Conscious Consumer

Conscious Consumer – Part 1

I think it is important to be a conscious consumer.  To me that means:

  1. Not over consuming, i.e. don’t buy it just because it’s on special.
  2. Where possible to know the impact of what I’m buying. That can mean different things depending on the type of product I’m looking at.  It can be the products environmental impact, it’s food miles (how far it’s travelled) or the health and wellbeing of those that made/grew the product (ie fairtrade and/or organic).

This to me is a sensible and practical way to live and something that I thought most people around me would be striving for.

However, recently in conversation with some acquaintances/friends it was implied that I was a Hippy.  This completely threw me – me a Hippy?  All because I was saying I preferred my clothing to be natural fibres and a subsequent conversation about reusable sandwich wraps rather than using single use cling wrap – a Hippy – really?

This conversation kept coming back to me so I decided to look up the definition of Hippy, here it is:

HIPPY – (especially in the 1960s) a person of unconventional appearance, typically having long hair and wearing beads, associated with a subculture involving a rejection of conventional values and the taking of hallucinogenic drugs.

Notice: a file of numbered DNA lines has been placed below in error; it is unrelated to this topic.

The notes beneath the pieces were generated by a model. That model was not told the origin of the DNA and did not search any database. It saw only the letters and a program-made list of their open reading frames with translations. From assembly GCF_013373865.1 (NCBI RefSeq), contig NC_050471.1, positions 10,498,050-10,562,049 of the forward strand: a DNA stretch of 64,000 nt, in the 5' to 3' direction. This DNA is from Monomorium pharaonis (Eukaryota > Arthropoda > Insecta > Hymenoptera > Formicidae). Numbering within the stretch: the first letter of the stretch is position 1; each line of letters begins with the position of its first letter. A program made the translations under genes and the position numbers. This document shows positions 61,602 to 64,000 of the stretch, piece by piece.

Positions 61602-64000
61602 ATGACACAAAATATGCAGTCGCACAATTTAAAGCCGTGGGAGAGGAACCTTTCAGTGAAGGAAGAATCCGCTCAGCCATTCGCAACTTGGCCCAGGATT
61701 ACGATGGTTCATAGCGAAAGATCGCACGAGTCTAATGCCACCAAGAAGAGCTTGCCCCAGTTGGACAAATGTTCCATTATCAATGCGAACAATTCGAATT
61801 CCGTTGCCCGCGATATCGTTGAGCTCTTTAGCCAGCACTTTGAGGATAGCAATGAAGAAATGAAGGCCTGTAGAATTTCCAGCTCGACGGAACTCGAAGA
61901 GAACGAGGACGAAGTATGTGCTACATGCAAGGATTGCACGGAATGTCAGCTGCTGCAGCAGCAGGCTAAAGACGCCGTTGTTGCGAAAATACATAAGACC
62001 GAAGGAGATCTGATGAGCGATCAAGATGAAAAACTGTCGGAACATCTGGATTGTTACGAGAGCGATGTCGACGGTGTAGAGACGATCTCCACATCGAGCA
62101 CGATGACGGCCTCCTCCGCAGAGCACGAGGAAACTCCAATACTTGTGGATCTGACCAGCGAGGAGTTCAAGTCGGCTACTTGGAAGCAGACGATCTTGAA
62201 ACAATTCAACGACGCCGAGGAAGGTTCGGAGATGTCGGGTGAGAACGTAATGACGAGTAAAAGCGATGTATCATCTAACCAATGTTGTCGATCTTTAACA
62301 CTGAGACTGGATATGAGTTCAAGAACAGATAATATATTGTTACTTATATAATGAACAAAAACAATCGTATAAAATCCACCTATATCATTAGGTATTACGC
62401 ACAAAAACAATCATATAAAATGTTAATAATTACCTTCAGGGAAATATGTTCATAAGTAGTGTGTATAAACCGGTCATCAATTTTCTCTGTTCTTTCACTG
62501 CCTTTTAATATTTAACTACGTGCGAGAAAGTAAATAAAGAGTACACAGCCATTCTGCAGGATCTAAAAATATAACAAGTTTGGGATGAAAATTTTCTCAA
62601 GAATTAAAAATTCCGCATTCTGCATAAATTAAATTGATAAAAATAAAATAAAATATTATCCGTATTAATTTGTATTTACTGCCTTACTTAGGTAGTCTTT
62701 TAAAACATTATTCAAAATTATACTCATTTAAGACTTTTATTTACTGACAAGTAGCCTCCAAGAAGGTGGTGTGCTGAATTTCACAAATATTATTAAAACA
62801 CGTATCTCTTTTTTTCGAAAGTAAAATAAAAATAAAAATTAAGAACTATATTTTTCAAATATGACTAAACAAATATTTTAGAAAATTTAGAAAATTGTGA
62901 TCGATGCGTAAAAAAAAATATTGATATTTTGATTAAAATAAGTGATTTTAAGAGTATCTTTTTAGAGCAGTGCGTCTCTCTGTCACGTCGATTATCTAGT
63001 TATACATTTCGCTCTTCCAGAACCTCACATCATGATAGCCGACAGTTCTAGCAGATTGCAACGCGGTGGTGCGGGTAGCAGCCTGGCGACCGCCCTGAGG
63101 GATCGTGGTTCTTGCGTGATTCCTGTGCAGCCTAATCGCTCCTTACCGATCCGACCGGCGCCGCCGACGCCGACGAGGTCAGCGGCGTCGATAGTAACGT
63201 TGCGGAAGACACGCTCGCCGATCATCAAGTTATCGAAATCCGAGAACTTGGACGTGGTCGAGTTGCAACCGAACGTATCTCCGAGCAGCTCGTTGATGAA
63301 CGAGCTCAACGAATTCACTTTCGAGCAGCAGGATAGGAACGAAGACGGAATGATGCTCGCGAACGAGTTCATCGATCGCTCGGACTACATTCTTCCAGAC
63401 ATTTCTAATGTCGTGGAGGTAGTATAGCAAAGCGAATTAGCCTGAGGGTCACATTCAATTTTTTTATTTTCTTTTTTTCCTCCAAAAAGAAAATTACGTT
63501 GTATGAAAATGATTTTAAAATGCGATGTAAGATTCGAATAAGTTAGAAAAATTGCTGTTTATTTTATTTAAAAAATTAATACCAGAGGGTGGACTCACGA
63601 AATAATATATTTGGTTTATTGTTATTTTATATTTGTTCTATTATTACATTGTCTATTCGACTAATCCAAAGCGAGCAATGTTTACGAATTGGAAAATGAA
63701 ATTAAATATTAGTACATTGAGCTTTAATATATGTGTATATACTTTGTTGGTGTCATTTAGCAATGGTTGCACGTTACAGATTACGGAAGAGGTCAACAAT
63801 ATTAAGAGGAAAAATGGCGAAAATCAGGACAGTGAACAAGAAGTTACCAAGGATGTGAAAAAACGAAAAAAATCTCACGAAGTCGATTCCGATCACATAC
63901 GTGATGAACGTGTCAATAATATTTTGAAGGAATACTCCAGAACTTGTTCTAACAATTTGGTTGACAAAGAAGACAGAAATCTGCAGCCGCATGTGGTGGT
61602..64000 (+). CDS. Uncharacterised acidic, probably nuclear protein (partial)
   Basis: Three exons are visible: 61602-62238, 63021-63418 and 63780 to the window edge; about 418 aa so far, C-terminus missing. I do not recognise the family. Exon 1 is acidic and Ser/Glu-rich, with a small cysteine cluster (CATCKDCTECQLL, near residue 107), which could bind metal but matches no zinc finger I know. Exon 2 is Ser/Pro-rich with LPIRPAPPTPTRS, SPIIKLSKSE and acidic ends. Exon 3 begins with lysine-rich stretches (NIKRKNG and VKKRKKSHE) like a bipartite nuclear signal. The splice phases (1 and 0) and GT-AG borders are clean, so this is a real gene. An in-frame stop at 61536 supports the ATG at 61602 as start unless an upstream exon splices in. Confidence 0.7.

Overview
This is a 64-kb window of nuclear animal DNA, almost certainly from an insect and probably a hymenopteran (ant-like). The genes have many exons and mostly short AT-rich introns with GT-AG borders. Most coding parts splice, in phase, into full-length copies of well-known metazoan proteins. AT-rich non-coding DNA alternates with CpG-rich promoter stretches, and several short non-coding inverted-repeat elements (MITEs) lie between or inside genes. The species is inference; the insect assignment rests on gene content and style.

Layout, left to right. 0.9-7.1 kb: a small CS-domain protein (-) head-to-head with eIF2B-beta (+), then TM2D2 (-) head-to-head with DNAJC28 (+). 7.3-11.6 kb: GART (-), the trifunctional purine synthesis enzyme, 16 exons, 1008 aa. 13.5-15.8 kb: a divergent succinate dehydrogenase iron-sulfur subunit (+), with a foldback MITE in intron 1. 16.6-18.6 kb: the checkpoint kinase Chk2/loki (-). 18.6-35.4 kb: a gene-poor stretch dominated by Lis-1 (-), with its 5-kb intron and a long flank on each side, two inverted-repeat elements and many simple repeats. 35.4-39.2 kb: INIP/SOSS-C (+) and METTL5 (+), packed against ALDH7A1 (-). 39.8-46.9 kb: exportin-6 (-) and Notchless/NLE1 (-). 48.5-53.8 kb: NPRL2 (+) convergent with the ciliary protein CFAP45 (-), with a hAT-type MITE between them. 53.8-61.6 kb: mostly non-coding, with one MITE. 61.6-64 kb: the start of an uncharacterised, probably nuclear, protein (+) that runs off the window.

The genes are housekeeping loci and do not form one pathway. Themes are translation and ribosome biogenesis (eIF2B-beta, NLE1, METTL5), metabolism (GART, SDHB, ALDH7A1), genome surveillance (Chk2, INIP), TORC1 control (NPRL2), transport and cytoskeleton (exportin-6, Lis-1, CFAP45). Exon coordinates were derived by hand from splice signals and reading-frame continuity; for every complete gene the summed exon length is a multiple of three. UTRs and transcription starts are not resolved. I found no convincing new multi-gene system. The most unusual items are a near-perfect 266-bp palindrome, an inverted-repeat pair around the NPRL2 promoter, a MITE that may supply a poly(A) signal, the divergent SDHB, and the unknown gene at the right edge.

Now if you know me you will know that most of my clothes are black (90% black organic cotton t’s to be honest) and there are no beads anywhere on my person.  I have been known to have a glass or more of wine which can lead to some delusions but definitely not hallucinations.

So I’m pretty sure I don’t fit in with the dictionary definition of a Hippy.  What I am striving for is to be a conscious consumer.  I want to make a difference.  A difference to my family, my friends, my community and the planet.

Being a Conscious Consumer doesn’t have to be complicated.  There are simple ways to make changes for good:

  1. Buy local – this means you support local workers and families and the environment at the same time as the product travels less distance.
  2. Consider the use of the product – is it single use (ie cling wrap). Is there an alternative (yes there are many J).
  3. Re-use whenever you can. When you finish with your jars keep them and use them to store foods.  They work great in the pantry, fridge and freezer and you can see what’s in them.

A great way to improve your awareness of anything is to talk about it.  When you find a product/store that supports our community and our planet tell your friends, tell your neighbours, even tell your enemies J.

We all have power to bring about change.

You have the power.  Use it.